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Morimando Creates More Depth and Has Become a Pitcher to Know

Morimando Creates More Depth and Has Become a Pitcher to Know

| On 17, Dec 2015

Every team would love to have pitching depth. The Indians discovered in 2015 that they actually have quite some good depth in the upper levels of their farm system.

In Double-A alone, they had Michael Clevinger, Adam Plutko, and Ryan Merritt breaking out in more ways than one. Fans also saw the emergence of current Indians pitcher Cody Anderson in a huge way.

Among these fine pitchers, there was another guy there that was enjoying a strong season of his own, and that was southpaw Shawn Morimando.

Morimando was a guy this season that kind of fell back into the rotation, and went almost unnoticed. While everyone was focused on how well Clevinger, Plutko, and Merritt were doing, Morimando was putting up just as strong of numbers. At only 23 years old, Morimando posted a record of 10-12 and an ERA of 3.18. He threw in 158 2/3 innings and had a K/9 of 7.3. In 2014, he had a K/9 of 6.1, so he vastly increased his strikeout rate between the two seasons.

Morimando is an interesting pitcher to keep an eye on. He creates great deception in his pitching style. He has a sort of twist that he creates through his torso to hide his pitch. It’s very similar to how Johnny Cueto rotates his core in his windup.

Being left-handed is also a huge factor for Morimando. A soft tossing lefty seems to be a higher commodity over a mid-ranged right-handed pitcher these days. Being a lefty alone will keep the Indians interested in Morimando.

One of his biggest flaws though is the amount of runners he gives free passes to. In 2015, Morimando had a BB/9 of 3.7, which was a full batter higher than in 2014. Morimando has to work off of his fastball in order to be successful, but he tends to have trouble locating it from time to time.

There are a lot of moving parts in Morimando’s pitching style, which leads to issue with his control. He knew that this was his biggest flaw during the season and focused on fixing this issue. Whenever a pitcher is going through a transition period when working on their mechanics, it can lead to inflation in runners allowed or runs earned. This is exactly what had happened to Morimando.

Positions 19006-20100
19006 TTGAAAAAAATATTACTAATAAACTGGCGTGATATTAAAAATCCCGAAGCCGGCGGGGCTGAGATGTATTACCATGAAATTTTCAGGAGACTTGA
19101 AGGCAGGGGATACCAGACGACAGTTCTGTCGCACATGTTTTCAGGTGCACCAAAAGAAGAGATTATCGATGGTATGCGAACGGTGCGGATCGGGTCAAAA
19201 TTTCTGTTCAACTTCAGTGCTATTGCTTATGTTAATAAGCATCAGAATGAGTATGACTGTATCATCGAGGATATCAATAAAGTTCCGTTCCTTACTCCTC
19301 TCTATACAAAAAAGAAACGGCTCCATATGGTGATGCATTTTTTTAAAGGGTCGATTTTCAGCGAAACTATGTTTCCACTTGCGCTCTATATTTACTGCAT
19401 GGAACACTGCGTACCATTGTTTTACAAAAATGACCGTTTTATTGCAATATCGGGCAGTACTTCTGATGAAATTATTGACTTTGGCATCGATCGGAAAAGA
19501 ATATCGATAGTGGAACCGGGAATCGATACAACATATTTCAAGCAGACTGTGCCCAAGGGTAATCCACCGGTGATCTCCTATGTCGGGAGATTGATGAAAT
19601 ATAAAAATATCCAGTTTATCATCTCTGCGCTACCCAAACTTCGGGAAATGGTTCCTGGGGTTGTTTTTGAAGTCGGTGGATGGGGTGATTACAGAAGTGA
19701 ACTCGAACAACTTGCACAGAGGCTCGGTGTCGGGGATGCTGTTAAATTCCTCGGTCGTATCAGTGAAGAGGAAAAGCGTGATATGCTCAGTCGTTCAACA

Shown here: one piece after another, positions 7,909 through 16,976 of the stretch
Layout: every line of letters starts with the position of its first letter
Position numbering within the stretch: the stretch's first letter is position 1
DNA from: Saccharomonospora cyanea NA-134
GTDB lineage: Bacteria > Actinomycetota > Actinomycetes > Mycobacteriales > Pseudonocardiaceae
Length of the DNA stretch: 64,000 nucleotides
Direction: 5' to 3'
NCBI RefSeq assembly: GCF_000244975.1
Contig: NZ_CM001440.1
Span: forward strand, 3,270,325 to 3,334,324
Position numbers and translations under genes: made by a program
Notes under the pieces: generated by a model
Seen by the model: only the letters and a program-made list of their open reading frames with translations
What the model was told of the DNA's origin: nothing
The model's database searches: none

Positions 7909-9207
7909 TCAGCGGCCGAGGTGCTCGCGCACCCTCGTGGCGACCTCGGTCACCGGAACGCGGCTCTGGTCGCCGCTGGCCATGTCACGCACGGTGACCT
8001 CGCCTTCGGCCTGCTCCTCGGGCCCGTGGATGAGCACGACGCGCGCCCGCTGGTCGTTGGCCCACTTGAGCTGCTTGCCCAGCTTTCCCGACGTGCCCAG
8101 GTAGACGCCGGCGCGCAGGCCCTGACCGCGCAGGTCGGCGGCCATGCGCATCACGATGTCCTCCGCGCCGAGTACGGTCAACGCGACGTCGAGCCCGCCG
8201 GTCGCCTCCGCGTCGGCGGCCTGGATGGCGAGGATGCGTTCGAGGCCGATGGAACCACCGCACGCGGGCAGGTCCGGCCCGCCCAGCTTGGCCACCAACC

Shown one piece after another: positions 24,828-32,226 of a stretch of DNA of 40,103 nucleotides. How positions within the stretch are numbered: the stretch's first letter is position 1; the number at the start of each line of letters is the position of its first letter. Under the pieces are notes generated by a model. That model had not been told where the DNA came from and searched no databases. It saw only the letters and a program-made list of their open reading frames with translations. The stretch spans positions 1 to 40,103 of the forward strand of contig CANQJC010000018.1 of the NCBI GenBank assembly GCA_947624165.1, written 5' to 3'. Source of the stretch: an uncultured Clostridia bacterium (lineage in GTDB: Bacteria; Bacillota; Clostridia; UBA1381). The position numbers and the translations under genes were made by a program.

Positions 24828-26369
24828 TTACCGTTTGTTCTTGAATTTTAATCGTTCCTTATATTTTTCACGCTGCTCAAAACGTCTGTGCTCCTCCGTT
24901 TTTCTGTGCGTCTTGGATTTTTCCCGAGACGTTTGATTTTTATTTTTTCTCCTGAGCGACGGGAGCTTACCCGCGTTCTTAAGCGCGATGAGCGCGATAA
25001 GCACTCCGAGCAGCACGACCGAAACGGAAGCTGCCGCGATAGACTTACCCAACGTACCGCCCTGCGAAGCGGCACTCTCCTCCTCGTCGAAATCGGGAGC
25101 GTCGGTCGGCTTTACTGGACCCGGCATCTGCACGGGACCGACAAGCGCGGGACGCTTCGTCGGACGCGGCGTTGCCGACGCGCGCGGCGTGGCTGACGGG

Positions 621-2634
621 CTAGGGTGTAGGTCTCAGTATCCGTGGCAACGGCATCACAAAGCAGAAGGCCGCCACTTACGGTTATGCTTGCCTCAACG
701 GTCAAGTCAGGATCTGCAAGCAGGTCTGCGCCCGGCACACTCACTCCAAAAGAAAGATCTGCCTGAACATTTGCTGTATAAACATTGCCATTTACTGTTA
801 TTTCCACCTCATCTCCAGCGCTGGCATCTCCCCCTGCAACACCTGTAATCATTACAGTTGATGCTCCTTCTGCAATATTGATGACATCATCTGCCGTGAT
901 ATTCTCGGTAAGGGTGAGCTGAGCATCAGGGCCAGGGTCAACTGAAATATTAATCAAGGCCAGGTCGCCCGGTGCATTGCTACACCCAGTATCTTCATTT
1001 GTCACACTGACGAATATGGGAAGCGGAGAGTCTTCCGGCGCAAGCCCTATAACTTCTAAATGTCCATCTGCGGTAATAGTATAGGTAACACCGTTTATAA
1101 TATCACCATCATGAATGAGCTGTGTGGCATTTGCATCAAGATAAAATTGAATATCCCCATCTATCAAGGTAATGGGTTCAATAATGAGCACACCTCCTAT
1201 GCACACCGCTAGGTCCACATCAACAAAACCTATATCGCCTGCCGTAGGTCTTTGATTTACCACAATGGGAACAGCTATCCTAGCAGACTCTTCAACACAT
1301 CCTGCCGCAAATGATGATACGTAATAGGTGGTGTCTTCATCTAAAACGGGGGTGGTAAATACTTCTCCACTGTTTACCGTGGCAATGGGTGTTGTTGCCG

In the first half of the season, Morimando walked 44 batters. In the second half though, he trimmed that number down to 21.

Regardless of how many free passes he inevitably gave up, he always found a way to get out of a tough inning. When Morimando isn’t striking someone out, or drawing a walk, he is predominantly a ground ball pitcher. About 38% of balls put in play end up being ground balls. That being said, he also had a pretty healthy defense of Todd Hankins, Ronny Rodriguez and Eric Stamets behind him to help in the defensive department.

Due to his high groundball rate, Morimando rarely gives up a home run. In 2015, he kept his HR/9 down to a miniscule 0.5. That’s incredible for a soft tossing lefty like Morimando.

The Indians rewarded Morimando for his great season at Akron by adding him onto the 40-man roster this winter. This enabled the Indians to protect him from being taken in the Rule 5 draft at the Winter Meetings this past week. It goes to show that the Indians believe that Morimando will be able to help out the Tribe in some fashion in the coming years. With the Indians pitching depth being so deep, and that the rotation already has five solid starters in Corey Kluber, Carlos Carrasco, Danny Salazar, Trevor Bauer, and Cody Anderson, it’s unclear what Morimando’s role could inevitably become. Right now, he is probably best suited to be a fourth or fifth type starter, but with the lack of left handed relief in the Indians system, he could very well become the next big lefty reliever for their bullpen.

The future is still unclear for Morimando, but what we do know is that he is continuing to develop himself into a solid option from the left side. Whether or not he actually makes it up to The Show as a permanent piece remains to be seen, but it is comforting to know that there is depth in the farm system. If he can find a way to command his fastball at a more consistent rate, Morimando may become one of the better pitchers in the Indians upper level minors.

Having good pitching is nice, but having strong pitching depth is even better.

Photo: Dave Monseur/MiLB.com